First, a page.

The Starry Night, 25

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9/29/2010: Working up last night's M13 data. Globular clusters hypnotize me. The view of M3 in the 26-inch Clark refractor at UVa in Charlottesville, Virginia; M22 in a 17.5-inch dobsonian at the Texas Star Party; M3 (again) in the 25-inch Obsession at Chaco Canyon: I'm forever trying to reproduce and share those visual experiences. Fortunately, a sharp refractor, a CCD camera, and a good mount seem adequate. What is missing is technique. Working on it.

Tonight, I aligned on the pole with reasonable care, focused using the triangular mask recommended by both SBIG and Ron Wodaski, and then ran a series of 100 second exposures: 10 captures each in luminance, red, green, and blue. The R, G, and B images seem significantly sharper, so the photo below does not use the luminance data:


Click the image for a bigger view and to see more technical details.

As it happens, clouds moved in over the course of this session, so the red filter (the last used) saw significantly less light than the green, which saw less than the blue. That made getting a good color balance challenging, maybe impossible. I tried assigning custom weights to the channels in Maxim DL5 and continued tweaking the image in Photoshop until the background was some semblance of neutral and the stars of M13 approximately white. Brilliant supergiants add subtle color to these clusters, and their contribution is almost entirely lost in this data. Pushing the starved red channel any harder makes a mess of other aspects of the photo. The little galaxy in the lower right, familiar to observers of M13, deserves some attention during image preparation. Much of its subtle outer structure is visible in the raw data and should be better preserved in the final image.

For next time: use the fine focus tool in Nebulosity (focus was just a little soft in this image). Note that a Bahtinov mask from Farpoint via Agena is only $20 shipped. I don't see much reason to use longer subframes with M13. 100-second subs work well to prevent the core from burning out, and they do not require guiding with the A-P mount. Sooner or later, I'm going to have to work out a couple of guiding schemes (again) and make them routine. That won't happen until late October or November because I have a lot of earthbound stuff to deal with for the next few weeks.


10/30/2010: I replaced the desiccant plug in the ST2000XM with a Particle Wave Technologies kit. I should probably have waited a few months in order to exploit and enjoy the newly recharged OEM desiccant, but curiousity about how the kit worked (and the fear that I might lose it before it was actually needed) inspired me to go ahead and install it immediately. The extra pieces, instructions, and tool are all stored behind the egg-carton foam on the top of the ST2000's Pelican case.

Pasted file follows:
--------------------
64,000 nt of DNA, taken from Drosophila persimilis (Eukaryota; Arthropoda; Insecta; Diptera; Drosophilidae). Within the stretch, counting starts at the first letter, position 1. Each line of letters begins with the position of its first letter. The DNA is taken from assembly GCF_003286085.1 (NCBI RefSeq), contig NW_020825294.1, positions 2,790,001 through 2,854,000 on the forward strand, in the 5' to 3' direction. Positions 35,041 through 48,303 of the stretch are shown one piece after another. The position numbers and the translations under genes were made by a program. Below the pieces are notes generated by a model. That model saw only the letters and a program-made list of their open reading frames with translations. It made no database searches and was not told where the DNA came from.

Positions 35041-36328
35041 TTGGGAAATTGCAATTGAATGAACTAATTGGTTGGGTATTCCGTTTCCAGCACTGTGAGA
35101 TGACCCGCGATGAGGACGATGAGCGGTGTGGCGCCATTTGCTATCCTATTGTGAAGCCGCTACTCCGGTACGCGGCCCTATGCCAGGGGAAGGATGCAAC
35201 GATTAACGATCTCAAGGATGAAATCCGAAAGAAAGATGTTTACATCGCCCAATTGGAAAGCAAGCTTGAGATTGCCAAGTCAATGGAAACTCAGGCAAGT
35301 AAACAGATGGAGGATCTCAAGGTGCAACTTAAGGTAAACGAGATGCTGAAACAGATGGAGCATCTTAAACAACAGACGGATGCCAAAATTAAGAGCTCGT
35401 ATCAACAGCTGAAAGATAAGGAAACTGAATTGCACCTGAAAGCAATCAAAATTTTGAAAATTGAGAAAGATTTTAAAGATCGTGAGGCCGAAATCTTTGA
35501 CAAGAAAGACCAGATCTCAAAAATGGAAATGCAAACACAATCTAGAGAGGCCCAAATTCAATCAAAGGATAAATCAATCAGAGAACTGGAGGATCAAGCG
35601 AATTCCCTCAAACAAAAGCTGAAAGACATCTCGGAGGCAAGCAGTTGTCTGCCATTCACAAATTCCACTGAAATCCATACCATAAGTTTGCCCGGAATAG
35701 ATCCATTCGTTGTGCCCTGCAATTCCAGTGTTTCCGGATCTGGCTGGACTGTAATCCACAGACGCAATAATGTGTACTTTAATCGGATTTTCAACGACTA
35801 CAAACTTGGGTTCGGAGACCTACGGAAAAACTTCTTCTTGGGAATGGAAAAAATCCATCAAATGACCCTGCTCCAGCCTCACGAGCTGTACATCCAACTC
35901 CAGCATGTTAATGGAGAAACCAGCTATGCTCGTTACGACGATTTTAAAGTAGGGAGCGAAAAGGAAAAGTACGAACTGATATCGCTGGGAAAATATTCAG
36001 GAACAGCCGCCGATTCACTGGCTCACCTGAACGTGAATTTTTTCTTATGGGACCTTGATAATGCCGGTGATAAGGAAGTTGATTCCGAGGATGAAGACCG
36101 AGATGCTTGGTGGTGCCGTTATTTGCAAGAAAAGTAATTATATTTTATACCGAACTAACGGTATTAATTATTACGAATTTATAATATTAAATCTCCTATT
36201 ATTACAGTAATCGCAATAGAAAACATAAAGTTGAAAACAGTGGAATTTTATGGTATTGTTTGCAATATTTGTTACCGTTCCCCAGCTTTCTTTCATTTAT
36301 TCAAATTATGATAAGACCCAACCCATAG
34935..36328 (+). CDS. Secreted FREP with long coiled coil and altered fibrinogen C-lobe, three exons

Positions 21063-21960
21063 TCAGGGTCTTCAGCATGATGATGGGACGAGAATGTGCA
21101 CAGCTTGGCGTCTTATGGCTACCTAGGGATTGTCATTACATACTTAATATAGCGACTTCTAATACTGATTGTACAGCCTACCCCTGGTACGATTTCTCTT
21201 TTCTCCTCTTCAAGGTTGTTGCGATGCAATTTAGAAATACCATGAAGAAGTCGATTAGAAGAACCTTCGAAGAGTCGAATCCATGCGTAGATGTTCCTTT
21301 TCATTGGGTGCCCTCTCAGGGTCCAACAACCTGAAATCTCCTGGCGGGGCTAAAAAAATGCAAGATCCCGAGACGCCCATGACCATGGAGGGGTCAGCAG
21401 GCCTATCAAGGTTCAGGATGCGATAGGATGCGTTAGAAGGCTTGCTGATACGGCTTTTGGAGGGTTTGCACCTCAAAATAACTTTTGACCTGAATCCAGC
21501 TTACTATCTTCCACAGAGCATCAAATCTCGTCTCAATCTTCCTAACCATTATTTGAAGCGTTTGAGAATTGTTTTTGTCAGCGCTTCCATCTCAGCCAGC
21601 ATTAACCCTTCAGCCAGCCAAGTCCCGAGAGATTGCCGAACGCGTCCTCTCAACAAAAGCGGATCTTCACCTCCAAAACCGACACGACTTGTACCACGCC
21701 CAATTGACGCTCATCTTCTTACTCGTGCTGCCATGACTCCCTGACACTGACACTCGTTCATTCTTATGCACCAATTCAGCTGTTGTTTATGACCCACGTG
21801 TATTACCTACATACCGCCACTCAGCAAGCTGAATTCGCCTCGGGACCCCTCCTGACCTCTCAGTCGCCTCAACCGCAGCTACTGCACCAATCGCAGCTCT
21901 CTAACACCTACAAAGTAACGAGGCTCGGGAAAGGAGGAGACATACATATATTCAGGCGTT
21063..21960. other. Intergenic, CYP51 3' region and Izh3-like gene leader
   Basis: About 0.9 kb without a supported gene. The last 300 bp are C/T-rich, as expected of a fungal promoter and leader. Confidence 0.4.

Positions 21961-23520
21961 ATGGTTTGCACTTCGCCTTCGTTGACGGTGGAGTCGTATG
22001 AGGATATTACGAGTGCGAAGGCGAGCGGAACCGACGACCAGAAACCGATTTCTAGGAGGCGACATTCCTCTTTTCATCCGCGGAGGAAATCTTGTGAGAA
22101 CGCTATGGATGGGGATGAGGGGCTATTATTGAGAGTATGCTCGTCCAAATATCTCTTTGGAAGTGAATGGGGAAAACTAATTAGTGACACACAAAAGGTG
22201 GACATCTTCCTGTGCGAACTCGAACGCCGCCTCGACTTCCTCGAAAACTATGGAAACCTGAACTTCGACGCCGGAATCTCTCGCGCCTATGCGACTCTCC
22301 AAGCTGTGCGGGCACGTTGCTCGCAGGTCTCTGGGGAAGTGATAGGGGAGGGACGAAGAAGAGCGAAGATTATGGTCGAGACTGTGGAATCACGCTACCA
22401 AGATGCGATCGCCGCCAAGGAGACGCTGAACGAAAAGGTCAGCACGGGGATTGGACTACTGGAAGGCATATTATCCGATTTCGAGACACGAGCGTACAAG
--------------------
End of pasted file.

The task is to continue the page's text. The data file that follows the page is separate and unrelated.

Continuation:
Speaking of foam, I removed the foam from the dark blue original case for the A-P refractor. It had the consistency of sponge cake. It felt moist and fell apart under little more than a glance. This case was made in 1986, so I suppose I should not be surprised that the foam had totally broken down. Absent the foam, the 5-inch just fits with its rings attached. A little clean-up, a couple of braces on the bottom, some polyurethane, and I'll have a traveling case for the A-P. So, it looks as if I have been blindsided by a project that needs doing before I leave for TN on Monday. Not quite a week later, we leave for the Bluiffs Lodge in Doughton State Park, where I have long wanted to do some stargazing.

I've sanded and polyurethaned the interior tonight. Tomorrow I'll cut some wood and either dry fit it or glue and screw it together.

Addendum 10/10/01: Looky! That worked out well. Sea trials in Tennessee and Doughton Park over the next couple of weeks:


A bit of oiled cherry leftover from the dulcimer project and some scrap foam from this and that made all the difference. The bare case neatly holds the A-P in its rings, with dew shield. The telecompressor is retracted into the focuser body; the 35mm Panoptic, 12mm and 16mm Naglers, a Maxbright diagonal, and a 2-inch extension are all packed into the endzone. If I opted to use the flexible dewshield, I could put a similar foam insert at the other end of the case. I have ideas about how to do that in "convertible" form so I can waffle all I want when packing the telescope. There's no room for the bracketry for the guiding kit which will have to travel with the guidescope (duh) when needed.


Straightening up the office, I moved a box of astronomical sundries to the workshop downstairs: focusers, finders, rings, and the 4-inch F6 achromat I bought with the idea of supercharging the solar telescope. I think I will use it as a guidescope instead. It should offer a log((100/80) ^ 2)/ (log (100^0.2)) = 0.48 mag advantage over the Orion ST80. Worthwhile? Maybe. That's roughly twice as many potential guidestars. It's stored with a bunch of PVC fittings; needs something for a dew shield, and could use a bushing to mate the OEM ST80's focuser to the PVC. Flocking paper that used to be stored in the A-P case is airing out in the workshop, too. Get the tube length right, make the bushing, then flock the tube. No hurry, unlike the case.

Be on the lookout for a table wtih adjustable legs so I can have a level "office" for Tom Swift's Telescopic Suitcase. Some telescoping tubing and a few cotter pins would be a good start. This just won't do in the long run:




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                   © 2010, David Cortner